#    0.66  stalled cycles per insn [83.23%]
        53,831,403 branches                  #  141.665 M/sec                   [84.14%]
           401,518 branch-misses             #    0.75% of all branches         [83.48%]

       0.381602838 seconds time elapsed

$ perf stat --event=L1-dcache-load-misses ./perftest
 Performance counter stats for './perftest':

        12,942,048 L1-dcache-load-misses                                       

       0.373719009 seconds time elapsed
perf record[edit | edit source]

Records performance data into a file which can be later analyzed using perf report.

$ perf record --event=L1-dcache-load-misses ./perftest

[ perf record: Woken up 1 times to write data ]
[ perf record: Captured and wrote 0.025 MB (~1078 samples) ]

$ ls -al
-rw-------  1 amelinte amelinte  27764 Feb 17 17:23
perf report[edit | edit source]

Reads the performance data from a file and analyzes the recorded data.

$ perf report --stdio
# ========
# captured on: Sun Feb 17 17:23:34 2013
# hostname : bear
# os release : 3.2.0-4-amd64
# perf version : 3.2.17
# arch : x86_64
# nrcpus online : 4
# nrcpus avail : 4
# cpudesc : Intel(R) Core(TM) i3 CPU M 390 @ 2.67GHz
# cpuid : GenuineIntel,6,37,5
# total memory : 3857640 kB
# cmdline : /usr/bin/perf_3.2 record --event=L1-dcache-load-misses ./perftest 
# event : name = L1-dcache-load-misses, type = 3, config = 0x10000, config1 = 0x0, config2 = 0x0, excl_usr = 0, excl_kern = 0, id = { 
# HEADER_CPU_TOPOLOGY info available, use -I to display
# HEADER_NUMA_TOPOLOGY info available, use -I to display
# ========
# Events: 274  L1-dcache-load-misses
# Overhead         Command   Shared Object      Symbol
# ........         ........  .................  ..................
#   95.93 percent  perftest  perftest           [.] 0xd35           
#    1.06 percent  perftest  [kernel.kallsyms]  [k] clear_page_c
#    0.82 percent  perftest  [kernel.kallsyms]  [k] run_timer_softirq
#    0.42 percent  perftest  [kernel.kallsyms]  [k] trylock_page
#    0.41 percent  perftest  [kernel.kallsyms]  [k] __rcu_pending
#    0.41 percent  perftest  [kernel.kallsyms]  [k] update_curr
#    0.33 percent  perftest  [kernel.kallsyms]  [k] do_raw_spin_lock
#    0.26 percent  perftest  [kernel.kallsyms]  [k] __flush_tlb_one
#    0.18 percent  perftest  [kernel.kallsyms]  [k] flush_old_exec
#    0.06 percent  perftest  [kernel.kallsyms]  [k] __free_one_page
#    0.05 percent  perftest  [kernel.kallsyms]  [k] free_swap_cache
#    0.05 percent  perftest  [kernel.kallsyms]  [k] zone_statistics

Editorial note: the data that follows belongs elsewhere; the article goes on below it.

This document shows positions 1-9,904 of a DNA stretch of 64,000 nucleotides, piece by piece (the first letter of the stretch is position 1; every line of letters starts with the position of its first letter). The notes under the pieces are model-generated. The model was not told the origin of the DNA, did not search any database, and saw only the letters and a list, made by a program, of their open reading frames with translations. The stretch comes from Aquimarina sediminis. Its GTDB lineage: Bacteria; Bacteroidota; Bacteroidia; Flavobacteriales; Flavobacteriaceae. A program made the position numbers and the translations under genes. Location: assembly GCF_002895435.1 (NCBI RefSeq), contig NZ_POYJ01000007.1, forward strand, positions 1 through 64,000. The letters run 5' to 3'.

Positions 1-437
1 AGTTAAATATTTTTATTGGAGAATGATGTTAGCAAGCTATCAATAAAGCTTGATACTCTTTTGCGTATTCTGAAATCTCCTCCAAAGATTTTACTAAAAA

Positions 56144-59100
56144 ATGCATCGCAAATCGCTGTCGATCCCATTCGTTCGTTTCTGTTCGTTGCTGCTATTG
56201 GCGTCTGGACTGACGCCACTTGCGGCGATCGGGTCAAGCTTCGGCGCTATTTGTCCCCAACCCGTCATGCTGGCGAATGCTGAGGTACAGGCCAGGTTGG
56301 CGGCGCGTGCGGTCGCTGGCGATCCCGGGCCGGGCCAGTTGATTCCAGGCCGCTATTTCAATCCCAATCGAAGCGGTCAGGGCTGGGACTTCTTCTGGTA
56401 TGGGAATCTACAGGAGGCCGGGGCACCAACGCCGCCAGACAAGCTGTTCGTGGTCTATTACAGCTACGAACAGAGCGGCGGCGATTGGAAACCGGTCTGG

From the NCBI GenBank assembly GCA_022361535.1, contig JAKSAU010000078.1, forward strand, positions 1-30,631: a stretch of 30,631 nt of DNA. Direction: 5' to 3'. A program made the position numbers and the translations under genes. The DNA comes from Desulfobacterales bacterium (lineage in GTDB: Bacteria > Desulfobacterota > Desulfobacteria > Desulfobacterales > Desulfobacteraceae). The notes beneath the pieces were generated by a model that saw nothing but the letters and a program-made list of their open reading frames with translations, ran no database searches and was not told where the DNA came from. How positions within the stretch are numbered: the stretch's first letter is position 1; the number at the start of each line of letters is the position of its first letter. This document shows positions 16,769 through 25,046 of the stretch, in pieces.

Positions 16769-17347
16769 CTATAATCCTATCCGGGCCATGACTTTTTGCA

#    0.04 percent  perftest  [kernel.kallsyms]  [k] alloc_pages_vma
#    0.01 percent  perftest  [kernel.kallsyms]  [k] mm_init
#    0.01 percent  perftest  [kernel.kallsyms]  [k] vfs_read
#    0.00 percent  perftest  [kernel.kallsyms]  [k] __cond_resched
#    0.00 percent  perftest  [kernel.kallsyms]  [k] finish_task_switch
# (For a higher level overview, try: perf report --sort comm,dso)

$ perf record -g ./perftest
$ perf report -g --stdio
# Overhead   Command      Shared Object                  Symbol
# ........  ........  .................  ......................
    97.23%  perftest  perftest           [.] 0xc75           
            --- 0x400d2c
perf annotate[edit | edit source]

Reads the input file and displays an annotated version of the code. If the object file has debug symbols then the source code will be displayed alongside assembly code. If there is no debug info in the object, then annotated assembly is displayed. Broken!?

$ perf annotate -i ./ -d ./perftest --stdio -f
The ./ file has no samples!
perf top[edit | edit source]

Performance top tool look-alike. It generates and displays a performance counter profile in realtime.

perf archive[edit | edit source]
perf buildid-cache[edit | edit source]
perf buildid-list[edit | edit source]
perf diff[edit | edit source]
perf inject[edit | edit source]
perf kmem[edit | edit source]
perf kvm[edit | edit source]
perf probe[edit | edit source]
perf sched[edit | edit source]
perf script[edit | edit source]
perf timechart[edit | edit source]

Valgrind: cachegrind[edit | edit source]

Cachegrind simulates a machine with two level ([I1 & D1] and L2) cache and branch (mis)prediction. Useful in that it annotates the code down to line level. Can significantly differ from machine's real CPU. Will not go very far on an AMD64 CPU (vex disassembler issues). Extremely slow, typically slows down the application 12-15 times.

DIY: libhitcount[edit | edit source]

libmemleak can be easily modified to keep track of what calls into a particular point in the code. Just insert an mtrace() call in that place.

getloadavg(3)[edit | edit source]

How things scale up[edit | edit source]

L1 cache reference ......................... 0.5 ns
Branch mispredict ............................ 5 ns
L2 cache reference ........................... 7 ns
Mutex lock/unlock ........................... 25 ns
Main memory reference ...................... 100 ns             
Compress 1K bytes with Zippy ............. 3,000 ns  =   3 µs
Send 2K bytes over 1 Gbps network ....... 20,000 ns  =  20 µs
SSD random read ........................ 150,000 ns  = 150 µs
Read 1 MB sequentially from memory ..... 250,000 ns  = 250 µs
Round trip within same datacenter ...... 500,000 ns  = 0.5 ms
Read 1 MB sequentially from SSD* ..... 1,000,000 ns  =   1 ms
Disk seek ........................... 10,000,000 ns  =  10 ms
Read 1 MB sequentially from disk .... 20,000,000 ns  =  20 ms
Send packet CA->Netherlands->CA .... 150,000,000 ns  = 150 ms
Operation           Cost (ns)     Ratio
Clock period        0.6           1.0
Best-case CAS       37.9          63.2
Best-case lock      65.6          109.3
Single cache miss   139.5         232.5
CAS cache miss      306.0         510.0
Comms Fabric        3,000         5,000
Global Comms        130,000,000   216,000,000
Table 2.1: Performance of Synchronization Mechanisms on 4-CPU 1.8GHz AMD Opteron 844 System
  • Source: Paul E. McKenney

Notes on Hyper Threading[edit | edit source]

Other tools[edit | edit source]